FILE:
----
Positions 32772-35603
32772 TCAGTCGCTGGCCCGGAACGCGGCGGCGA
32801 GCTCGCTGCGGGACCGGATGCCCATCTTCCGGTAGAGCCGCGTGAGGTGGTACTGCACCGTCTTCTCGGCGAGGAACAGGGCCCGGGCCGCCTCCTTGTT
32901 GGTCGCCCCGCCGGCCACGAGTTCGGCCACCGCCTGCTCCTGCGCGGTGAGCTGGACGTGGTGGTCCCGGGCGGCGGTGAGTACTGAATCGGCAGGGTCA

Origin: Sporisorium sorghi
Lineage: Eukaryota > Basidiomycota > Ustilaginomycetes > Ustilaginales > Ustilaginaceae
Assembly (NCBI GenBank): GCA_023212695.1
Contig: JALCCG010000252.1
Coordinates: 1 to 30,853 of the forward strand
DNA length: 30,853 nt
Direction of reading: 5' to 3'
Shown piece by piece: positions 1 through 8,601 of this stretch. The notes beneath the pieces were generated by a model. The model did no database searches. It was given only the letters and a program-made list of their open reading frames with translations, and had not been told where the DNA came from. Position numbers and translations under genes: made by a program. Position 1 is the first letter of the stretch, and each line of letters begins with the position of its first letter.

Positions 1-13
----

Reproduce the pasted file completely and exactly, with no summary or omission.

Positions 32772-35603
32772 TCAGTCGCTGGCCCGGAACGCGGCGGCGA
32801 GCTCGCTGCGGGACCGGATGCCCATCTTCCGGTAGAGCCGCGTGAGGTGGTACTGCACCGTCTTCTCGGCGAGGAACAGGGCCCGGGCCGCCTCCTTGTT
32901 GGTCGCCCCGCCGGCCACGAGTTCGGCCACCGCCTGCTCCTGCGCGGTGAGCTGGACGTGGTGGTCCCGGGCGGCGGTGAGTACTGAATCGGCAGGGTCA

Origin: Sporisorium sorghi
Lineage: Eukaryota > Basidiomycota > Ustilaginomycetes > Ustilaginales > Ustilaginaceae
Assembly (NCBI GenBank): GCA_023212695.1
Contig: JALCCG010000252.1
Coordinates: 1 to 30,853 of the forward strand
DNA length: 30,853 nt
Direction of reading: 5' to 3'
Shown piece by piece: positions 1 through 8,601 of this stretch. The notes beneath the pieces were generated by a model. The model did no database searches. It was given only the letters and a program-made list of their open reading frames with translations, and had not been told where the DNA came from. Position numbers and translations under genes: made by a program. Position 1 is the first letter of the stretch, and each line of letters begins with the position of its first letter.

Positions 1-13